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With the increased use of technology and the potentially of the internet reducing the importance of physical proximity, social ties may falter leading to ill health. There is actually a scale that determines ones symptoms of addictions related to mobile phones. Problematic mobile phone usage was defined as continued mobile phone use in spite of negative outcomes and societal restrictions.

In a study performed researchers found that younger people, extroverts and people with lower self-esteem were more likely to engage in problematic phone use, which leads to unhealthy behavioral problems, such as not sleeping well Walsh, White, et al.

Has Technology Killed Face-To-Face Communication?

This research about people with lower self-esteem using technology more often, in some ways, showed that users may be using the mobile phones as a form of self-esteem enhancement. Another study was performed which found that people with this addiction were also more likely to have symptoms of other pathological behaviors, such as substance abuse, dependency, and gambling Kraut, Patterson, et al. Self-identity has also been found to predict level of mobile use. These findings suggest it would be worthwhile to study whether self-identity is related to the level of involvement that people have with their mobile phone.

Research has consistently shown that many young people believe mobile phone use enhances social inclusion by allowing them to remain in contact with friends at all times. Some users even express feelings of being valued and loved when they receive contact on their mobile phones. The opposite is just as significant. The participants of this study were selected from the undergraduate population of Huntington University.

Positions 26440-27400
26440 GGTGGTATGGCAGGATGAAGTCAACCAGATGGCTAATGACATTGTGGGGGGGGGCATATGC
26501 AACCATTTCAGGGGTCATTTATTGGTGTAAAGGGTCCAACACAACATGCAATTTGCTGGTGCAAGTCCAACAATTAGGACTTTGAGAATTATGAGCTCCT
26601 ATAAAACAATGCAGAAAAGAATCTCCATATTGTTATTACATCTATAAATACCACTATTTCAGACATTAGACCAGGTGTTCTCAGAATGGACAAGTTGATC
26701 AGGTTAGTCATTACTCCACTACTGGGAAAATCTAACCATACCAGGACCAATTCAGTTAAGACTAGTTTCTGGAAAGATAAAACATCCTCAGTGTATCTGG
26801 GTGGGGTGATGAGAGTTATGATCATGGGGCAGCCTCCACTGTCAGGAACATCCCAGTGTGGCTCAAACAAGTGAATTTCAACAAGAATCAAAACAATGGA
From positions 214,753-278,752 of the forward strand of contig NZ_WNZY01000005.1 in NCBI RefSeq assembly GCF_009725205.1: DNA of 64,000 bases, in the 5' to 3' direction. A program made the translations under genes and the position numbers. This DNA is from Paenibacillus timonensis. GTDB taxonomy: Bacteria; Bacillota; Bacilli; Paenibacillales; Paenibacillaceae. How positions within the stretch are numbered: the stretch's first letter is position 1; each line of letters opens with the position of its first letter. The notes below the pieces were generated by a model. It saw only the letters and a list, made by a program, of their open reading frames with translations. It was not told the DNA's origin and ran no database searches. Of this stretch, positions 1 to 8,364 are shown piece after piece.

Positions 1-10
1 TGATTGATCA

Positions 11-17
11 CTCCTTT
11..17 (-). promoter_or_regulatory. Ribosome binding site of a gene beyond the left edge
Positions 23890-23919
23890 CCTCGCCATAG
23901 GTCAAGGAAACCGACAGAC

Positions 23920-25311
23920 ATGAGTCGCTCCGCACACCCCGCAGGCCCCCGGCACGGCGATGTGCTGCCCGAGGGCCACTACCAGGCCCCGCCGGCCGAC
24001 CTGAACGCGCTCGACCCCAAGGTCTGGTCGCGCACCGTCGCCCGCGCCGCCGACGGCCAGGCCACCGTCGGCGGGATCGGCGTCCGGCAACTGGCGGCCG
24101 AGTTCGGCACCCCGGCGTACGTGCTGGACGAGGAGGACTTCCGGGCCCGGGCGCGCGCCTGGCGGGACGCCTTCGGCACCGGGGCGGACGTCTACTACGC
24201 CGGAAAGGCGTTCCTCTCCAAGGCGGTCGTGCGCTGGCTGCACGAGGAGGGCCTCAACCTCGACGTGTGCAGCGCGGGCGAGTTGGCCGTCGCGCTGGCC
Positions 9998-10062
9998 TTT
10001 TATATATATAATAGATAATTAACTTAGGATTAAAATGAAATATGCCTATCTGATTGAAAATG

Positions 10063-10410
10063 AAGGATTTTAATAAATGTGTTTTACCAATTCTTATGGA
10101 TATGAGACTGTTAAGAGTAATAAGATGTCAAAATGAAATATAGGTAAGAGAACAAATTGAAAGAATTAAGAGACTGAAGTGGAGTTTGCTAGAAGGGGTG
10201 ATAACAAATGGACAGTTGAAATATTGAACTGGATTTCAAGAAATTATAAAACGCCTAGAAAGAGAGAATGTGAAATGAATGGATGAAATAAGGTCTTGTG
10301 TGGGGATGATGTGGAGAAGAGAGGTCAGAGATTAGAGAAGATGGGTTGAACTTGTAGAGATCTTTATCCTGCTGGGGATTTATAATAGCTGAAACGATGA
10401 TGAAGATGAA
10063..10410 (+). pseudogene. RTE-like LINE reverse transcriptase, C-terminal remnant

With the availability and accessibility to the undergraduate peers around me the graduate and doctoral students present at Huntington University were excluded. Huntington University students would be a very good representation of what I want to study due to their diverse backgrounds and their similar social economic status. This sample represents the millennial generation and their knowledge of mobile technologies. This sample is a good representation of how mobile technologies have affected face-to-face communication and social interaction since this generation is the first generation that has been, since a young age, saturated with technology exposure.

From that population students were extracted by eliminating factors of the survey, due to them having an Android phone, were field studied and questioned further. Participates had to have an Android to participate in the field study because the application used to track mobile data usage was only programed for Android devices.

This may have limited the possible population of participants due to the fact participants have many different types of phones. At the beginning of the study a survey was released to the Huntington student body asking respondents to answer questions trying to understand their position and attitudes on phone usage. How often they use their phone? As well as how they feel about when others use their phones around them?